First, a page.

A few years ago, when the economy was great, most of the people who didn’t save for retirement usually didn’t think about it. It’s difficult to think of the far future on a regular day, it’s even tougher to think about it when it’s sunny, beautiful, and there isn’t a cloud in the sky. It’s toughest when the economy is rough, we’re all playing defense, and it doesn’t seem like we’ll even make it to tomorrow, let alone the next twenty or thirty years. It is, however, always important to think about saving for retirement and fortunately it’s not as expensive as you may think. You can afford to save for retirement, it will cost you very little, and I will explain why.
When you make contributions to an employer 401(k), you get an immediate tax deduction if it’s withdrawn from your paycheck. We’ll look at more examples below but if you contribute $100 a pay period and are in the 28% tax bracket , only $72 is deducted from your paycheck (you contribute $100 but get the deduction, so you pay $28 less in taxes). If your company offers a 401(k) and a company match, saving for retirement is even cheaper.
Actual Cost of Saving
Let’s take a look at some example scenarios to see how little it actually costs you to save towards retirement. Our first example is John and he works for a company that offers a 401(k) but no match. He’s in our standard 28% tax bracket and he’s considering contributing the maximum of $15,500 (401k contribution limits). If he’s being paid twice a week, that’s $15,500 spread out across 26 pay periods, or $596.15 each pay period. That comes out to be $465 after taxes – that’s a little too much every two weeks for John.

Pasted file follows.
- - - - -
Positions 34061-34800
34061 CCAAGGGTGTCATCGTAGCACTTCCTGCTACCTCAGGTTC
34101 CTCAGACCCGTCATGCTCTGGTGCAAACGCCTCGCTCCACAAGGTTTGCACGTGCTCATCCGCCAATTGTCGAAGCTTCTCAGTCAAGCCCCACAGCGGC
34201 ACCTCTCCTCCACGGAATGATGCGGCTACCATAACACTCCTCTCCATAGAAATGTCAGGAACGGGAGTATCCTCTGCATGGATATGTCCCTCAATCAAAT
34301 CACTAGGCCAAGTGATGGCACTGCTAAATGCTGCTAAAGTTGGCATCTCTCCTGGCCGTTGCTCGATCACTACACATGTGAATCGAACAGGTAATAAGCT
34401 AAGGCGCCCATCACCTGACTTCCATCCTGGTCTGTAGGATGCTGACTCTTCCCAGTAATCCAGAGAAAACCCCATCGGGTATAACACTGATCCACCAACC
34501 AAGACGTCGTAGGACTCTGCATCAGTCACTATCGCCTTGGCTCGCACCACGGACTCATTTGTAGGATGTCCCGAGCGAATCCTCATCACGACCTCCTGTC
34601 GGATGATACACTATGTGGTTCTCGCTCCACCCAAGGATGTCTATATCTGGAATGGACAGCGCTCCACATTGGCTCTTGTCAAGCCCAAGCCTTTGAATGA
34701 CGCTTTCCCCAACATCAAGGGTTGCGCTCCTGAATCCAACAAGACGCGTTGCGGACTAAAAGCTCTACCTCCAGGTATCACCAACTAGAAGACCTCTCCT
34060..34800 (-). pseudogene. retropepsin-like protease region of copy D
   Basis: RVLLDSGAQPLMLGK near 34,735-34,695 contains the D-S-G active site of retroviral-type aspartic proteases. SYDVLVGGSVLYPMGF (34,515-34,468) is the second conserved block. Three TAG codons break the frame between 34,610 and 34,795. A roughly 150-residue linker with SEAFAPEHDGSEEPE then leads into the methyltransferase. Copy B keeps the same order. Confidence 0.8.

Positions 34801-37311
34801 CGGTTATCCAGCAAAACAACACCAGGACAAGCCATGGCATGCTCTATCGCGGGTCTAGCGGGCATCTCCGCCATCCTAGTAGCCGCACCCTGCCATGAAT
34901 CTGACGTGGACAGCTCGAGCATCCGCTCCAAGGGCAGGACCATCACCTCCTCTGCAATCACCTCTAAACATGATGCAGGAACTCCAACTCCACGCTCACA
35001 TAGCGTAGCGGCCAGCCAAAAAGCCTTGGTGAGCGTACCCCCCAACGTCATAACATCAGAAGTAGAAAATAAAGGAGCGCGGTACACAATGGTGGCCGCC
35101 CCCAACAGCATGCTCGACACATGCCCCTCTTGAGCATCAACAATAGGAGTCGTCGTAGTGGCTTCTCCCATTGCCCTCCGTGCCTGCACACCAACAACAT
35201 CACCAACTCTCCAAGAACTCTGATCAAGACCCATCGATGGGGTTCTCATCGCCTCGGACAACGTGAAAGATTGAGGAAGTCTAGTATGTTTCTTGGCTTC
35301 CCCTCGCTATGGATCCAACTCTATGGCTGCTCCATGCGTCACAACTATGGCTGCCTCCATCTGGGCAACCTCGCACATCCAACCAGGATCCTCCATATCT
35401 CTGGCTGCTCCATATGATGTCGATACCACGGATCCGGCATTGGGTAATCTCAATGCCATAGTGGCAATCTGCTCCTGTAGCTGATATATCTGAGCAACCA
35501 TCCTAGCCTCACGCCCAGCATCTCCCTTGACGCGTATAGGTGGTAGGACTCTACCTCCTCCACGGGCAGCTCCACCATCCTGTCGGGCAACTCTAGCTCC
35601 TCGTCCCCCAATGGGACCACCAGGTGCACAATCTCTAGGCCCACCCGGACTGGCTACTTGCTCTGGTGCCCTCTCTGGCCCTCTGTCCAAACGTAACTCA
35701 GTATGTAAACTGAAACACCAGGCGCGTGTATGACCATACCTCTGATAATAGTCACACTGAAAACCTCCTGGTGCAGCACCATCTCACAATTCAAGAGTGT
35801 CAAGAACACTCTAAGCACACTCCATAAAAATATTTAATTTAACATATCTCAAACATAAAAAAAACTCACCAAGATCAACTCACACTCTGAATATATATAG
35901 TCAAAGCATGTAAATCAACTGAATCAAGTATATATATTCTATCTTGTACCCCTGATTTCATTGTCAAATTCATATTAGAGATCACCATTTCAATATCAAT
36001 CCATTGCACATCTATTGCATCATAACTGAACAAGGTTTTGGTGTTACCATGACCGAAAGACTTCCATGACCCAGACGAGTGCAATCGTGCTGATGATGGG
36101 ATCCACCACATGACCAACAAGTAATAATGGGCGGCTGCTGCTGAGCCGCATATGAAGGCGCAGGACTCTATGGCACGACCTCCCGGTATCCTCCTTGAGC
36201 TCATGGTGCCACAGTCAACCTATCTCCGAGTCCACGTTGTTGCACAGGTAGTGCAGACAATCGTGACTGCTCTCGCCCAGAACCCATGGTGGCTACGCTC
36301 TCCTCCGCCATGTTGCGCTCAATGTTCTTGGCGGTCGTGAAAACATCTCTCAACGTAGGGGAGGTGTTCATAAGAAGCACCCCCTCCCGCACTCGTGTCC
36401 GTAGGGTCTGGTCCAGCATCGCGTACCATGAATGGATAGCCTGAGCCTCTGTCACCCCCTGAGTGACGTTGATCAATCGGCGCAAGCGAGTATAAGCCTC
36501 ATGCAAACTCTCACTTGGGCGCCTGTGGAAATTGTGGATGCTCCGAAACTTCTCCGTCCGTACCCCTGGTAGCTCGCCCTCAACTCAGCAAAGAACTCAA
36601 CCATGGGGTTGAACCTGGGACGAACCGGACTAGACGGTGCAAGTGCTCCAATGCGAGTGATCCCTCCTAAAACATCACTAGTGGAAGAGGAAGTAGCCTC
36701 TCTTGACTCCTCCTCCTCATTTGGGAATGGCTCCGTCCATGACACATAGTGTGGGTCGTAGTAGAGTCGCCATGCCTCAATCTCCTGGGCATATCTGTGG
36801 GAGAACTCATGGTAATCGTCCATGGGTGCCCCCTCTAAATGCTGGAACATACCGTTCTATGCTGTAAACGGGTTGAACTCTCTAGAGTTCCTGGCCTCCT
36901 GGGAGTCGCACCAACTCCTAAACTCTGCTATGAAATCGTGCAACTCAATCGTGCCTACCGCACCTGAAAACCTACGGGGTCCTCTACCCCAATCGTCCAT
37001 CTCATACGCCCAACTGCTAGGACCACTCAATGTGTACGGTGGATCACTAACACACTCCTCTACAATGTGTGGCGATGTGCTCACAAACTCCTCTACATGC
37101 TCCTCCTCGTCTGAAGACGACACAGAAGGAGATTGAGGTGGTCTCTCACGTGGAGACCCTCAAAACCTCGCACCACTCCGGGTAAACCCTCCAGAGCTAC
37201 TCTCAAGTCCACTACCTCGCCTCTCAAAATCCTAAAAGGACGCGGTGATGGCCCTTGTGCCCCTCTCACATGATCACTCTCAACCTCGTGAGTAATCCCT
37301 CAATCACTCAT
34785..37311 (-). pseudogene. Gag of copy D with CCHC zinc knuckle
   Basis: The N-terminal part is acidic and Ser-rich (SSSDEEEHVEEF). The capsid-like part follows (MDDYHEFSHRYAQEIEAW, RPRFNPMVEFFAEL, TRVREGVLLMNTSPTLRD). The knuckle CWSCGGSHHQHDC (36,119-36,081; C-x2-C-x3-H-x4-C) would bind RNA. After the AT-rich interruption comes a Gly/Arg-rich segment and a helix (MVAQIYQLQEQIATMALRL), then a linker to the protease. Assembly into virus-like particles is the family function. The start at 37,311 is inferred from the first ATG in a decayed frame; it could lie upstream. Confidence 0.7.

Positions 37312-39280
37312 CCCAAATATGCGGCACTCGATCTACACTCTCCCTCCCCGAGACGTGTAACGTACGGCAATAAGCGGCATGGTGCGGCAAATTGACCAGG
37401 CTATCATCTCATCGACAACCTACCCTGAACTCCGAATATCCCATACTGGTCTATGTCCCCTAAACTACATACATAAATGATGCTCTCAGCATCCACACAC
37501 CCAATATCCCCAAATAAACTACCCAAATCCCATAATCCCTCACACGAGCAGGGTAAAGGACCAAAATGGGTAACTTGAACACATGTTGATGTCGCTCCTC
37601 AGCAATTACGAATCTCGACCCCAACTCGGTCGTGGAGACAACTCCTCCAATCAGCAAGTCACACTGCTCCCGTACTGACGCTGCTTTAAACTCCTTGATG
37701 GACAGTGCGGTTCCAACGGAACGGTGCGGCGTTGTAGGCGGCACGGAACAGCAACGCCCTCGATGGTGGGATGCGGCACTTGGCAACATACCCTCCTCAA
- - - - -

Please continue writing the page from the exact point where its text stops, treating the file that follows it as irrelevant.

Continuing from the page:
Instead, he considers saving $10,000 – which works out to be $300 a pay period. More reasonable but still pushing it. If he contributes $5,000 a year, it’s only $150 every two pay periods and that’s something he thinks he can manage. $75 a week towards retirement seems more than reasonable.
What if John gets a contribution match? Many companies offer something like 3% company match on contributions, which pulls your cost down a little more. It’s not accurate to put the 3% back in as a way to reduce your out of pocket costs for saving since it’s deposited into your account, not into your pocket. It’s just a little sweetener you can appreciate when you start making withdrawals in retirement.
So, if you aren’t saving for retirement because you think you can’t afford it, do the math to know for sure.